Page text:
Chamblee’s Hopstix Asian Brewpub marks 5 years

Hopstix brewer Justin Ramirez (left) and owner Andy Tan are selecting some barrel-aged beers for the 5th anniversary celebration.
Bob Townsend for The Atlanta Journal-Constitution

Combined ShapeCaption
Hopstix brewer Justin Ramirez (left) and owner Andy Tan are selecting some barrel-aged beers for the 5th anniversary celebration. Bob Townsend for The Atlanta Journal-Constitution

One of the most unique destinations in metro Atlanta, Hopstix Asian Brewpub offers a wide range of starters and entrees, along with multiple robata grill and raw bar items, all meant to pair with beer.

Owner Andy Tan grew up in Indonesia in a family that founded the first seafood company and restaurant in Medan. Tan came to Atlanta in 1997 and later graduated from Georgia State University.

He opened Hopstix in Chamblee in 2017, and in March 2022, he debuted Lady Ha Vietnamese Kitchen on the Beltline, next to Ponce De Leon Avenue.

Recently, I caught up with Tan and brewer Justin Ramirez, who previously was the head brewer at Arches Brewing in Hapeville. With help from Ramirez, Tan has some ambitious plans for expanding Hopstix.

“Being the Asian brewpub, food-wise we’re starting to play with more Southeast Asian flavors,” Tan said. “Being from Indonesia myself and my wife being from Thailand, that makes sense. And, of course, our No. 1 selling beer is Rice & Shine, a rice lager brewed with house-steamed jasmine rice.”

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Combined ShapeCaption
Andy Tan (left) and Justin Ramirez collaborated on the design for the new Hopstix logo. Bob Townsend for The Atlanta Journal-Constitution

Credit: Bob Townsend

Andy Tan (left) and Justin Ramirez collaborated on the design for the new Hopstix logo.
Bob Townsend for The Atlanta Journal-Constitution

Credit: Bob Townsend

Combined ShapeCaption
Andy Tan (left) and Justin Ramirez collaborated on the design for the new Hopstix logo. Bob Townsend for The Atlanta Journal-Constitution

Credit: Bob Townsend

Credit: Bob Townsend

Before opening Hopstix, Tan was a talented homebrewer who developed some of his Hopstix recipes after joining Atlanta’s Covert Hops Society homebrewing club.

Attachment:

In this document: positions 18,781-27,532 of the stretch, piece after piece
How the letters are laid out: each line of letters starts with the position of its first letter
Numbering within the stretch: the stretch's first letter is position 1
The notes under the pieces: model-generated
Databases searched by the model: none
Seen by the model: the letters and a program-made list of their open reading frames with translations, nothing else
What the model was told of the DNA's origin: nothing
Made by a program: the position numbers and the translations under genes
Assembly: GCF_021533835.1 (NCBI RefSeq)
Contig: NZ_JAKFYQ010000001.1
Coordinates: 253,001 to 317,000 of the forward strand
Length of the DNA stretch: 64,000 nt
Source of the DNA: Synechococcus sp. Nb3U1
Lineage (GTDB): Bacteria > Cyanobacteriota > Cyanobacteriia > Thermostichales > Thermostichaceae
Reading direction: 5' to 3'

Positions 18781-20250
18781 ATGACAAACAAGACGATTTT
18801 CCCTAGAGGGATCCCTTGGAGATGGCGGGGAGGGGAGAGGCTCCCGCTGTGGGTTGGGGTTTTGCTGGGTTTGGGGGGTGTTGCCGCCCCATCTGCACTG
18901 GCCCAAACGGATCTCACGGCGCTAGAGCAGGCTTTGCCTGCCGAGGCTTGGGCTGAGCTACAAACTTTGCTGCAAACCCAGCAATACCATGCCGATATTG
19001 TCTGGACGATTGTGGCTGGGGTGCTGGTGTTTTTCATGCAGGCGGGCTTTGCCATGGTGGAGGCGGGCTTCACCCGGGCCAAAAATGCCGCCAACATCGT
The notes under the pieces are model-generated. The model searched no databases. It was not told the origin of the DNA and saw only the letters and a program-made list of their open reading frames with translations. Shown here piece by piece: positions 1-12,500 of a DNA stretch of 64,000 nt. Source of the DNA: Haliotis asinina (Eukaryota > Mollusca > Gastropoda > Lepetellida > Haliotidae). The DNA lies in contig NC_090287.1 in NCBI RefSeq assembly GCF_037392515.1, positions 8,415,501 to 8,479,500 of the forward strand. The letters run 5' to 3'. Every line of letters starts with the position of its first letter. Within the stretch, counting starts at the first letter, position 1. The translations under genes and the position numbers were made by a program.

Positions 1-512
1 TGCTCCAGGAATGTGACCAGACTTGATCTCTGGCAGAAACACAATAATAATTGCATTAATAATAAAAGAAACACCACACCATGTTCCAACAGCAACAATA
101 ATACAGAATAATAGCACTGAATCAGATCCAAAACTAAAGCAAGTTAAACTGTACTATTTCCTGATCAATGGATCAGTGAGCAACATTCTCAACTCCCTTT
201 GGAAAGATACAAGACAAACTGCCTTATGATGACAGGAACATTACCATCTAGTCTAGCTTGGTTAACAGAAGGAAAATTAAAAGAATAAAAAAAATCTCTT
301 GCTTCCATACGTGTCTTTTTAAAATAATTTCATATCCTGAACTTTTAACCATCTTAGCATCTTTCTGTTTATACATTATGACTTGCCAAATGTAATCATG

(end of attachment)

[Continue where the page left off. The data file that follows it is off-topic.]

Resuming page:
“That hobby turned into a passion,” he said. “When I was doing group brews with Covert Hops, I would bring Asian food. And over the years, that’s how this vision of an Asian brewpub grew. I wanted to bring something unique to the craft scene. And, humbly I say, it’s turned out to be a very successful concept.”

Currently, Ramirez is brewing on the Frankenstein 3-barrel system that’s been reworked and reorganized a number of times since Hopstix opened. The newest addition is a pair of 10-barrel unitanks that do double duty for fermentation and conditioning.

Right now, the order of business is the brewpub’s fifth anniversary celebration on June 18. Ramirez is finishing a batch of Rice & Shine that will be canned and labeled to sell at the celebration.

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“There’s not really any distribution for our packaged products,” Ramirez said. “The margins are better if we sell it here. But there might be a little bit in the future. I designed the Rice & Shine label with the intention of getting it approved so we could send it anywhere.”

Ramirez also has been tweaking the recipes for Hopstix staples, such as Hooligans ESB, while brewing many of his own beers.

“About half of the beers I’ve done since I’ve been here have been my recipes,” he said. “The Keris Czech dark lager was the first one I did. The Sin Falta Mexican lager is another one. That’s brewed with Oaxacan green corn, which is part of the kinds of weird things I like to do, along with Chinese black rice and smoked orange wood. That’s what keeps it fun.”

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Tucked into a corner of the brewhouse, Hopstix has a small barrel-aged program, mostly using casks from Atlanta’s ASW Distillery.

“Those were all COVID-aged,” Tan quipped, pointing to a stacked rack of barrels. “We did our Seven Seas Foreign extra stout and our American Dream porter in bourbon barrels.”

Tan and Ramirez agree the brewpub is an ongoing collaborative process, and that extends to many parts of the business. For several weeks, they reworked the Hopstix logo, which is now on the wall the near the front bar. The concise graphic design features a hop cone intersected by a pair of chopsticks, and the timestamp, “Est. 2017.”

“Overall, I wanted to connect people through food and beer,” Tan said. “I came from a very diverse country, so I want to continue to walk people through that journey. Our motto is, ‘Brewing flavors and cultures.’ That’s where we are and what we’re going for.”

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